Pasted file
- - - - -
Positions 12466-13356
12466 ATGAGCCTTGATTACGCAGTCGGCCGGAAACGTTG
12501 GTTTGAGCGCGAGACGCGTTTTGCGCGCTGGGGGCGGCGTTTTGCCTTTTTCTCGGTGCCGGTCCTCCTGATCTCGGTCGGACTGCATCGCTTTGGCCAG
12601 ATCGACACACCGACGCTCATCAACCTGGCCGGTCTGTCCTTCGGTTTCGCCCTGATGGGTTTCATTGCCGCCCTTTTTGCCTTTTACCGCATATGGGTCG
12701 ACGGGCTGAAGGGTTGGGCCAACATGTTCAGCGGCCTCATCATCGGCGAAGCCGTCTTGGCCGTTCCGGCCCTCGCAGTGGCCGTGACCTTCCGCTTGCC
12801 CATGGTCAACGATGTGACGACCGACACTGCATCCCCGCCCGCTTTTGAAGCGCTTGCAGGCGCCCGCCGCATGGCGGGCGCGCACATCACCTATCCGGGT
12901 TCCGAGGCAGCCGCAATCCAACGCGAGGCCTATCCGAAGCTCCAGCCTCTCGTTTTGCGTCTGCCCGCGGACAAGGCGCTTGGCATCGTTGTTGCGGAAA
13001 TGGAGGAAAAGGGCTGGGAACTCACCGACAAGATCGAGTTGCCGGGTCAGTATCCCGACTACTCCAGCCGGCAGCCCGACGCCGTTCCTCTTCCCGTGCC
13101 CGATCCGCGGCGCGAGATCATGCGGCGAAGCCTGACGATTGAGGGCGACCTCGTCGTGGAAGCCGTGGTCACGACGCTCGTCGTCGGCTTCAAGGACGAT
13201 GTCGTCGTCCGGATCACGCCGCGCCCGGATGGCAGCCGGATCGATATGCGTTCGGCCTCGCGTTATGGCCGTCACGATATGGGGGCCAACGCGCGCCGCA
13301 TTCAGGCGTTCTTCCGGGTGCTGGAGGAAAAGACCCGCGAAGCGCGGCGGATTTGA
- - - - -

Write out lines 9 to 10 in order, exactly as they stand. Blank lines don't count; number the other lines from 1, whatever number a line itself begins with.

13101 CGATCCGCGGCGCGAGATCATGCGGCGAAGCCTGACGATTGAGGGCGACCTCGTCGTGGAAGCCGTGGTCACGACGCTCGTCGTCGGCTTCAAGGACGAT
13201 GTCGTCGTCCGGATCACGCCGCGCCCGGATGGCAGCCGGATCGATATGCGTTCGGCCTCGCGTTATGGCCGTCACGATATGGGGGCCAACGCGCGCCGCA